Malene Barnett was always deeply creative: as a child, she loved painting, and quickly found her way into bold textile design by her teen years.
By the time she hit college, and attended FIT, the Fashion Institute of Technology in New York, she knew that her perfect blend would be in fashion illustration and textile surface design.
Emerging into adulthood, Barnett founded her Malene B design studio and the Malene B Atelier design practice, which is based in fine art and bespoke productions. there, she works with custom pattern designs and colorful, rich textures to achieve out-of-this-world home decor pieces.
The Malene B Brand
Barnett’s work is greatly inspired by Caribbean culture and the global African diaspora, combined with the urban style of Brooklyn, New York. Her aesthetic is modern and historical all at the same time, as she seamlessly blends style inspirations from every time period, all around the world.
“I consider color and patterns a language with a psychology,” she shared on her brand’s website. “I’m intrigued by the idea of how style and technique can trigger dreams and memories—identify a people or a place. That idea works with my current body of work.”
Carpets, Textiles, and Ceramics
For years, Barnett focused her attention on crafting luxurious rugs adorned with abstract designs. The artist’s handmade (that is, hand knotted or hand tufted,) rugs put the focus on artistry and craftsmanship above all else. With the attention to detail being so strong, it’s no surprise that her hand-woven pieces easily act as the bold centerpieces of any spaces they are placed in.
But after years of, as she called it in an Architectural Digest interview, “translating other people’s vision with carpets,” she wanted to get back to her artistic roots – while trying something completely different.
“I’m an artist, first and foremost,” Barnett said. “I was eager to touch something. I wanted to get back to making.”
In order to try out a whole new art style, the creator decided to take a ceramics class to expose herself to something she had not previously tried. After some work, she grew to love hand-building, and started crafting clay vessels inspired by home decor of the Kassena people in northern Ghana.
“With ceramic, you have so many colors, you can get overwhelmed,” she told AD. “Texture is what is important to me. Coming from carpet, which is tactile, I wanted a similar experience.”
“Drawing on my love of custom pattern designs and rich textures is what drives me to work in mixed-media—acrylics, watercolors, pastels, fine yarns and clay,” she shared on her website. “I am interested in pushing these mediums into art and designs that look and feel multidimensional.”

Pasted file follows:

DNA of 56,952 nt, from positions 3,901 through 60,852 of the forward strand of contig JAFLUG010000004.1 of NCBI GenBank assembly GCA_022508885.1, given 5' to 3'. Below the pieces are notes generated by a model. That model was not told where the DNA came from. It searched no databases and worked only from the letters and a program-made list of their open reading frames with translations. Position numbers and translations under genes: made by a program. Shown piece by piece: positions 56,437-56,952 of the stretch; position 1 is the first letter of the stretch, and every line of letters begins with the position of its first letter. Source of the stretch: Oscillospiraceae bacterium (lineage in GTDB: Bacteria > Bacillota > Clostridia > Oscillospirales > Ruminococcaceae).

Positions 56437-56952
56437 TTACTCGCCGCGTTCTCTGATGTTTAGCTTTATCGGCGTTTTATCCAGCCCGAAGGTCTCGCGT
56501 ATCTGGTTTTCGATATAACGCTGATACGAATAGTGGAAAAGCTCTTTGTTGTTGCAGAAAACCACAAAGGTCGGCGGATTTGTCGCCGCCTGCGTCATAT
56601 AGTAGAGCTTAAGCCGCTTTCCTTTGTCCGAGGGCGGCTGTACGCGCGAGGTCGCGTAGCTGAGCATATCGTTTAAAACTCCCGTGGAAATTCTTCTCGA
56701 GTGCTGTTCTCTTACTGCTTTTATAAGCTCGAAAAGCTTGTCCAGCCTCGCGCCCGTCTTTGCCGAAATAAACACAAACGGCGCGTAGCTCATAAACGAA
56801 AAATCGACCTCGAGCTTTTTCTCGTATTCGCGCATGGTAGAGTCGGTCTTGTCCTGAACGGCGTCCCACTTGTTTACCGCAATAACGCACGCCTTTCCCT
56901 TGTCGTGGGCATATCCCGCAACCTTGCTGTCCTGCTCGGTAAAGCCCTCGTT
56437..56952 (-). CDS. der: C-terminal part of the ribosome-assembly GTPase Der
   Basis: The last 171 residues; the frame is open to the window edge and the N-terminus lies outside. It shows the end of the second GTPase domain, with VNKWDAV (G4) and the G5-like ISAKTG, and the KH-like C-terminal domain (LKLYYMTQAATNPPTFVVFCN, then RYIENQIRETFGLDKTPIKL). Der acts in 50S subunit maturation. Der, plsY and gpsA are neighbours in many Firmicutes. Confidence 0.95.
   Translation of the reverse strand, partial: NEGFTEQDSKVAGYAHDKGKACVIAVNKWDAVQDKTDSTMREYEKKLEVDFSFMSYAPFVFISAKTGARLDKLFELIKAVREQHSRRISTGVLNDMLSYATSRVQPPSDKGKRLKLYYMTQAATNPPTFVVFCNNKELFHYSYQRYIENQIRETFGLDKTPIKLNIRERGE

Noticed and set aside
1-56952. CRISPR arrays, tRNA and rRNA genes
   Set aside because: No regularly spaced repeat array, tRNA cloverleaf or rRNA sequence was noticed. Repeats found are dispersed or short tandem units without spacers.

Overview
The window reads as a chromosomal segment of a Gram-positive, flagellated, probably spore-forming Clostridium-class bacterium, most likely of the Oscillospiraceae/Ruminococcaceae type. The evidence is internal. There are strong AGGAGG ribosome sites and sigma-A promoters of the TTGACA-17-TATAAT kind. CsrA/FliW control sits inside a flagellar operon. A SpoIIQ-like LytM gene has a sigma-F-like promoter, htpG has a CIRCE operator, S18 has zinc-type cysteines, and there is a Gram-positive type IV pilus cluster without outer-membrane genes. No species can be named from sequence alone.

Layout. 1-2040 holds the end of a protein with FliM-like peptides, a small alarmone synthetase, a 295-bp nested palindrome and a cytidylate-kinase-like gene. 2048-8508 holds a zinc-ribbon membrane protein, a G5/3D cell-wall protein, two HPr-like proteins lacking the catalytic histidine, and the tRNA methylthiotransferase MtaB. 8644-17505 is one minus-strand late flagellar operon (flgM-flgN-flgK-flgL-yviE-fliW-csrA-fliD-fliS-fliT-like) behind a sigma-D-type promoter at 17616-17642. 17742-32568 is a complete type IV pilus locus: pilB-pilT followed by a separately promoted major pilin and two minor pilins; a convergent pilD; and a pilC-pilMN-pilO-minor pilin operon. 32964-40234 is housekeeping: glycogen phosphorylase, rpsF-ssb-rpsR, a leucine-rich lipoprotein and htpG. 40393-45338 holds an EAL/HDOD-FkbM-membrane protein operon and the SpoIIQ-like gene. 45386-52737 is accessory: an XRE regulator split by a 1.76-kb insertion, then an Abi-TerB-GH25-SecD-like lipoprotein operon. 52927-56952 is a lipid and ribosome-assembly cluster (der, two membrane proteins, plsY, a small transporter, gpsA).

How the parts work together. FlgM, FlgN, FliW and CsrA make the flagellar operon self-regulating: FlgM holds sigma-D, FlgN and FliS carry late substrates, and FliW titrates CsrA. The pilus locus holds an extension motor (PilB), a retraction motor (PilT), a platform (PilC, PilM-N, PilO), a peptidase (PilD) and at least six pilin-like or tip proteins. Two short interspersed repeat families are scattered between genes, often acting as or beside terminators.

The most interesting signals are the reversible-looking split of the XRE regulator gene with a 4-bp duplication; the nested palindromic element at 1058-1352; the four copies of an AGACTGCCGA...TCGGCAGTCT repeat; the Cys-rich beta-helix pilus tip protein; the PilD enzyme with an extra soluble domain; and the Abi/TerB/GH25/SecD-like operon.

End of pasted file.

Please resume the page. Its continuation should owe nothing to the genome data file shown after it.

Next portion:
Malene B is also a certified Minority Woman Owned Business Enterprise, which has led her to her latest entrepreneurial endeavor.
Black Designers + Artists Guild
In November 2018, Barnett founded the Black Designers + Artists Guild, a collective of modern artists and design industry professionals throughout the African diaspora.
The idea for the BADG was ignited when Barnett became frustrated with lack of black creators visible in the bespoke art and design space. After noticing there were no black experts on several design industry panels she attended, she took to Instagram to voice a larger problem. After receiving an incredible response on the matter, she decided to kick start a project that would foster inclusion and diversity – and leave no excuses for why black artists wouldn’t have a presence in the luxury design industry.
The guild’s constantly-growing directory of talented creators around the world is a great resource for homeowners find designers and decorators, media pros get in contact with designers to features, encourages to designers commission artworks, and more. The BADG makes it easier for pros, homeowners, and trendsetters to connect with diverse talent in art and design.
The Next Generation
Barnett’s career has never stopped growing: the Malene B brand keeps expanding, and her personal quest to discover new art forms is beyond impressive. But the artist is also committed to passing down her wisdom and findings to the next generation of creators.
Not only is the BADG supporting emerging black designers and introducing them to a wider public audience, but Barnett herself is making herself available for students who are on their own way up.
In December 2018, Barnett went back to her FIT roots to judge and act as keynote speaker for the Fashion Institute of Technology’s latest Stark Carpet Design Competition. There, she helped select the student textile design projects that stood out as exceptional, and was impressed with the level of talent coming out of her alma mater’s current classes.
We can’t wait to see how Malene Barnett continues to be a creative force and guiding light in the interior design, textile, and fine art industries!